RCH Epilepsy Fact Sheet Updated for SUDEP

The Royal Children’s Hospital Melbourne has an excellent fact sheet on Epilepsy which has recently been updated to include information and warnings about sudden unexpected death in epilepsy (SUDEP).

The fact sheet reads:

Occasionally, seizures can be prolonged or complicated by serious breathing difficulties or aspiration (breathing vomit or other fluids into the lungs).  Rarely, children can die unexpectedly from a seizure during sleep.  This is called SUDEP, or sudden unexpected death in epilepsy.  SUDEP is rare in most forms of epilepsy that affect children, especially if the child is taking regular antiepileptic medication and their seizures are controlled.  There are some types of seizures and some associated neurological conditions where the risk is greater.

The update and inclusion of information on SUDEP follows a request from a Melbourne mother who tragically lost her seven year-old son to SUDEP in 2013.

Mrs Shields wrote to the Department of Health and Human Services. She asked it be made mandatory for parents to be given information regarding SUDEP when children presented with seizures.

Chirnside Park mother Katherine Shields lost her son Joseph to sudden unexpected death in

Chirnside Park mother Katherine Shields lost her son Joseph to sudden unexpected death in epilepsy. Picture: S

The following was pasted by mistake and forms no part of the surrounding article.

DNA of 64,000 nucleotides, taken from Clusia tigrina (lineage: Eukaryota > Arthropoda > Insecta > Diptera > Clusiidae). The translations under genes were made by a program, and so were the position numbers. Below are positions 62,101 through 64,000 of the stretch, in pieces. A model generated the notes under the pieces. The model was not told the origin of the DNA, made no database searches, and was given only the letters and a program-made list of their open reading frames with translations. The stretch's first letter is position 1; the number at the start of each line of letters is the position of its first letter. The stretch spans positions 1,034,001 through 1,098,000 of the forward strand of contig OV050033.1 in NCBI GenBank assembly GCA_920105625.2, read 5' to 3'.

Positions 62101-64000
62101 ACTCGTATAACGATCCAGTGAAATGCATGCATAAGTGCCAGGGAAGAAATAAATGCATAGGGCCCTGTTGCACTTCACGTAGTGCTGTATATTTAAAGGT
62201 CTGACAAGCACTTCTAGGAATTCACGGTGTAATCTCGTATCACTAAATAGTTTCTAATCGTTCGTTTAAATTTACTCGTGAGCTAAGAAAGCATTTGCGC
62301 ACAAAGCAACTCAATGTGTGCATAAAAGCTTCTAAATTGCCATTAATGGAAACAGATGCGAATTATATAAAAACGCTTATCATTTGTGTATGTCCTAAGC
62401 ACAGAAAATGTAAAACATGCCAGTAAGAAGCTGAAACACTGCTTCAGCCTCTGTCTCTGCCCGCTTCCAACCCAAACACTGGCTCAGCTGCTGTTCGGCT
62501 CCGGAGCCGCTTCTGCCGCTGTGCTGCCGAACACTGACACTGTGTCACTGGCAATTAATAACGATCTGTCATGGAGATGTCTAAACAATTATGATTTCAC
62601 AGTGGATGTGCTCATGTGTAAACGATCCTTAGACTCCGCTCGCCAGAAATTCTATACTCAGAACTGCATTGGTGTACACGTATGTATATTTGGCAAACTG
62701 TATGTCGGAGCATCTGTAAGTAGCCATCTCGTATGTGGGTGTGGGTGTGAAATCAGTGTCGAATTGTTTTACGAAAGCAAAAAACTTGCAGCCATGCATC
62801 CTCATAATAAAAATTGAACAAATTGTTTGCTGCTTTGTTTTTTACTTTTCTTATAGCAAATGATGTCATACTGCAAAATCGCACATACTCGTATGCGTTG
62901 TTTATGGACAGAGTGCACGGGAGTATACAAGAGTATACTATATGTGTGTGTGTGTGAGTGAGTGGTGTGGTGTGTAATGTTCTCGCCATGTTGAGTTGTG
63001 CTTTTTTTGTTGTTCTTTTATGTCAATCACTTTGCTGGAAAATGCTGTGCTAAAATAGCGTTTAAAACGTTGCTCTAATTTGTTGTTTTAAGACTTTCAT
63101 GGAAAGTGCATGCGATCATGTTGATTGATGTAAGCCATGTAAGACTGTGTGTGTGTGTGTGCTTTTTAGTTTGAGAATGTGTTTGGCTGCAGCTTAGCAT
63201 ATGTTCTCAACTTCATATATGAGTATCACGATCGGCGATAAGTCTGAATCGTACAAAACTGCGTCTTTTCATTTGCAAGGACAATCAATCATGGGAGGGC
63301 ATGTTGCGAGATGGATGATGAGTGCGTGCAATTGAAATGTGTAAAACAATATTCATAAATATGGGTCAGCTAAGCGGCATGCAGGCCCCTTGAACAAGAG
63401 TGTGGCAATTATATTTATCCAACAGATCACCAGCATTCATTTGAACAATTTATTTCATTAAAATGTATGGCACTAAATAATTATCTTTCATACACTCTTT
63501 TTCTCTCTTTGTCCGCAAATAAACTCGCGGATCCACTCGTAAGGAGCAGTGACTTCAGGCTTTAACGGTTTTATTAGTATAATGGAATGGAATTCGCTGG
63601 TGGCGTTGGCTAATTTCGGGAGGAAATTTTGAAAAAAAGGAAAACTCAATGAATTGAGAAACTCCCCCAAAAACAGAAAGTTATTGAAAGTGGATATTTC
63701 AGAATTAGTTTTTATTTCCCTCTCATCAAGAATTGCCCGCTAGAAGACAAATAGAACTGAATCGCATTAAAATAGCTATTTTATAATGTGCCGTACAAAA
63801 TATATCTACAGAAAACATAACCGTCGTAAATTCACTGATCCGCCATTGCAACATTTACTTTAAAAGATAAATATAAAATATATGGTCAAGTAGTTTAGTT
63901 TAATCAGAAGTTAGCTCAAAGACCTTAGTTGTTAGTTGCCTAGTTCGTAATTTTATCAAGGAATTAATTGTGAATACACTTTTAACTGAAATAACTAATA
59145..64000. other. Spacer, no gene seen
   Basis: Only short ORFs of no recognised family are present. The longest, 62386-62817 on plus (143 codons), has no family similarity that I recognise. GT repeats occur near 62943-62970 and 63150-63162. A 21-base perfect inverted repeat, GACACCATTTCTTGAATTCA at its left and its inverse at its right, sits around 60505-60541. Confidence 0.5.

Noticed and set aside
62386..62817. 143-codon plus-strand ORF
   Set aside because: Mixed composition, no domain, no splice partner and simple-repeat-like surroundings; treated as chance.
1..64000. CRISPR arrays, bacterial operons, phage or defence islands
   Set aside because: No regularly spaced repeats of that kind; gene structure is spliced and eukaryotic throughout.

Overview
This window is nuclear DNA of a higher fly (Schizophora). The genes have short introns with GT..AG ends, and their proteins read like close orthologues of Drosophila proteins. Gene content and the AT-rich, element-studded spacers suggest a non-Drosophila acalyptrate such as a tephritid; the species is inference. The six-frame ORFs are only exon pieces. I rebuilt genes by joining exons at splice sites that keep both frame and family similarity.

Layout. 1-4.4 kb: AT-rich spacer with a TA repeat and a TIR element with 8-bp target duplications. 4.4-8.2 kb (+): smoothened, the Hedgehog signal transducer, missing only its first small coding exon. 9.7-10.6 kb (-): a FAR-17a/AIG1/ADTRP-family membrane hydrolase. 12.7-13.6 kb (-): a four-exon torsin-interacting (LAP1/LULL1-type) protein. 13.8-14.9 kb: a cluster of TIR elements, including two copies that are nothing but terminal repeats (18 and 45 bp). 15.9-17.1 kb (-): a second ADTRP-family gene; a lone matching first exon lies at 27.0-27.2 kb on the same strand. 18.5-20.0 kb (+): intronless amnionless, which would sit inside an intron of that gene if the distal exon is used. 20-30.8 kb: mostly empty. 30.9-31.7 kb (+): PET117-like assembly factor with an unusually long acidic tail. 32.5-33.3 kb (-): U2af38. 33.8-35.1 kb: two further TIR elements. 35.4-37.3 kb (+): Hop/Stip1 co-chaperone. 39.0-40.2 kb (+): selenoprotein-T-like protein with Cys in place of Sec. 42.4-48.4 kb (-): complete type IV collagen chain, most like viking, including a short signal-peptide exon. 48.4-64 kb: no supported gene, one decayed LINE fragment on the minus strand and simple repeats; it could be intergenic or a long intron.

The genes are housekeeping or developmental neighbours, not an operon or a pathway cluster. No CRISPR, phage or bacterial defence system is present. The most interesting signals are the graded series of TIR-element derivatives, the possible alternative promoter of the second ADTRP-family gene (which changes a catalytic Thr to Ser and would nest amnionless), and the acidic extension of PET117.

teve Tanner

The department agreed to make changes to The Royal Children’s Hospital factsheets on epilepsy and have included information about SUDEP and the use of monitoring devices, which alerts parents when their children are having a seizure.

Mrs Shields said having this information now widely available would save lives.


Mrs Shields’ initiative and the response from the RCH in updating the fact sheet is important in helping other parents whose children have epilepsy, and helps to raise awareness of SUDEP, which is something the community needs to be better informed about. Thank you Katherine Shields for allowing your son’s life and his tragic passing to be motivation to raise awareness about SUDEP. By sharing your personal tragedy you have contributed to helping to save the lives of other children who are at risk of SUDEP.


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